~ ~ ~ ~ ~
At eight thirty exactly, the three of them met in the sitting room. Cora seated herself immediately, directly in the middle of the settee that faced the fireplace. Nolie and Marie found themselves in matching armchairs opposite her.
“Cora. Please tell me again why we’re even here.” Marie’s voice sounded hoarse and she seemed paler than she should be.
“Are you okay? You look terrible.” Her face was concerned, but at the same time Cora played with the lacy collar on her dress, as if making it clear who looked terrible and who didn’t.
There was a brief silence, and when it seemed like Marie wasn’t going to reply, Nolie broke in.
“What are we doing, for real, at a mansion? Just tell us again the exact reason you dragged us here, because I can say for both of us that we’ve lost track.”
Her good mood was disappearing rapidly just being around her cousin. She crossed her arms over her chest and waited.
At the same time, Cora was scowling and remembering what Magnolia had done yesterday in her anger—“STOP it!” she had yelled, over what Cora couldn’t remember—and then forced both her neat gloved hands down into a mud puddle. She exhaled sharply and still did not reply.
Marie was thinking only of how she felt horrible and headachey, and how she wished—wished so badly---she never would have had to come here in the first place.
Bitter feelings were floating around the room. A draft crept in from under the door, chilling their bare toes. The fire popped and sputtered.
Friday, February 17, 2012
The first chapter of something I just began.
Cora, Marie, and Magnolia sat together, cramped into two small seats. All three of them had identical black trunks resting on their laps with initials stenciled in white paint—
And all three had the same blank faces, made empty by six days of travel. They sat in silence and watched the road stretch in front of them and the sky stretch behind them. The air of the car felt still and heavy, like it was hanging around them in great folds, in the way of musty velvet curtains.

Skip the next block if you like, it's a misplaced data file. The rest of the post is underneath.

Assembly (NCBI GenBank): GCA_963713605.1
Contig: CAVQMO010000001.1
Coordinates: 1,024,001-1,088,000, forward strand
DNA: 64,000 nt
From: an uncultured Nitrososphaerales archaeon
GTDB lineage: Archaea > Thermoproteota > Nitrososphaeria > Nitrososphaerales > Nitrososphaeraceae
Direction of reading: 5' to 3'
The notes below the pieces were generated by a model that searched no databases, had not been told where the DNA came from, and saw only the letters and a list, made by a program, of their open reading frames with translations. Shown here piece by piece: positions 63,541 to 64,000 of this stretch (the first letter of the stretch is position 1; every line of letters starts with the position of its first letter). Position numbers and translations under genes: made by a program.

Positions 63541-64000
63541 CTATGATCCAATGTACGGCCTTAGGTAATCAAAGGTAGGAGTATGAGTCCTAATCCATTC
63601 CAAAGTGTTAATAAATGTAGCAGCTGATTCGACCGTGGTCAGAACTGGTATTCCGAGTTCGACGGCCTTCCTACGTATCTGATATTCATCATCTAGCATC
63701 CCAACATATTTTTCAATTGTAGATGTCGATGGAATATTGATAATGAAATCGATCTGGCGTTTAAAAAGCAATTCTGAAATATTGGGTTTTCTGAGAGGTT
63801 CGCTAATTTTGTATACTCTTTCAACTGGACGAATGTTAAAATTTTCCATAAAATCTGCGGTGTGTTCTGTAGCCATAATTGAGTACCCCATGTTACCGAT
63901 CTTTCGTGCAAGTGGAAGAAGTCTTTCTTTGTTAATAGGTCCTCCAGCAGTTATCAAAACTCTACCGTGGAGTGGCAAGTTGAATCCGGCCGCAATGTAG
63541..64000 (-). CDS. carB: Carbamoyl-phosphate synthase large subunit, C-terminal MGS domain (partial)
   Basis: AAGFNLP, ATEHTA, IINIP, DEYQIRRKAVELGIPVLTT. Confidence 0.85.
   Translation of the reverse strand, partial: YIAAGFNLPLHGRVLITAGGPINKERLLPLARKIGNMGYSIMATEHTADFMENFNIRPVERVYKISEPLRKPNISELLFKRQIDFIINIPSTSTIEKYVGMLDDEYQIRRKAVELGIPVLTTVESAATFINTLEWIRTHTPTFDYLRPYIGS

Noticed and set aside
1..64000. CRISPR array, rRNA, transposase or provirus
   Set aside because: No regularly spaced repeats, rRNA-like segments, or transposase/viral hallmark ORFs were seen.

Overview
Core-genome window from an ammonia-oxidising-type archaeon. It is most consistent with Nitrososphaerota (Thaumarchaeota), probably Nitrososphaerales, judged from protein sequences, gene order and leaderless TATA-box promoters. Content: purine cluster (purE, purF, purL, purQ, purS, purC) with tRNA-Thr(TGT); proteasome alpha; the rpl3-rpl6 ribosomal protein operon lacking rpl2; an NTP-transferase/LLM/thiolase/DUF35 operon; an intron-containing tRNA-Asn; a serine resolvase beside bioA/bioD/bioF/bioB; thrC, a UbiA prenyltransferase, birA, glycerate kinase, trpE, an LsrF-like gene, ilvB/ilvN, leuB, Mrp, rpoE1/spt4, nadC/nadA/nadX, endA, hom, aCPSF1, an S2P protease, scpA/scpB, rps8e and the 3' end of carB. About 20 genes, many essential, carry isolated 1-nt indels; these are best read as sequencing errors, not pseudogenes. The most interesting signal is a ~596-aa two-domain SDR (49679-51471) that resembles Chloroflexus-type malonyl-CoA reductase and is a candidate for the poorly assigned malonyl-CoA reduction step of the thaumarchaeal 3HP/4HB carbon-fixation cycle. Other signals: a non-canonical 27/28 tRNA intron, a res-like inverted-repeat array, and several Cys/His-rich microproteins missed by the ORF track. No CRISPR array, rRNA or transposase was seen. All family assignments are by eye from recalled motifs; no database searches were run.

It was Magnolia who was making such comparisons in her head, thinking absently how the sky was billowing like sun-bleached cloth and how the road ahead was a single line on the map of her life: hand drawn, wavering, and all alone. It gave her a funny feeling, rendering her very existence as a piece of paper. It wasn’t a bad feeling, though. She closed her eyes in a meditative sort of way, to help along further analogies.
It was Marie who was worrying. She frowned involuntarily as she gazed out the window and thought of upsetting things. First of all, why was she even here? In a car with her two least favorite people, driving unprotected to the last place she wanted to be. It should be the opposite, Marie fretted. I should be on a majestic cruise ship, sailing OUT of England, not further into it. Headed towards…New York City with…with….she didn’t even know. Marie rested her head on the window glass.
It was Cora who was fussing. She squirmed and retied her hair-ribbons and pulled at her dress, grimacing as she thought of what she might look like at this moment. In her world, six cramped hours in a car without so much as a reflective window, let alone a mirror, did things to you. And furthermore, Cora couldn’t even bring herself to look down at her gloves. She clenched her fists. Magnolia. She directed hateful, hateful thoughts at her companion but refused to look at her companion (who was inconveniently squashed next to her.) Angrily she produced her wire brush from her handbag and began to groom her suede boots to further perfection, just to keep her mind off things.
The car sped along under the immense grey sky, and each girl’s thoughts floated out and up, up to join the clouds above them.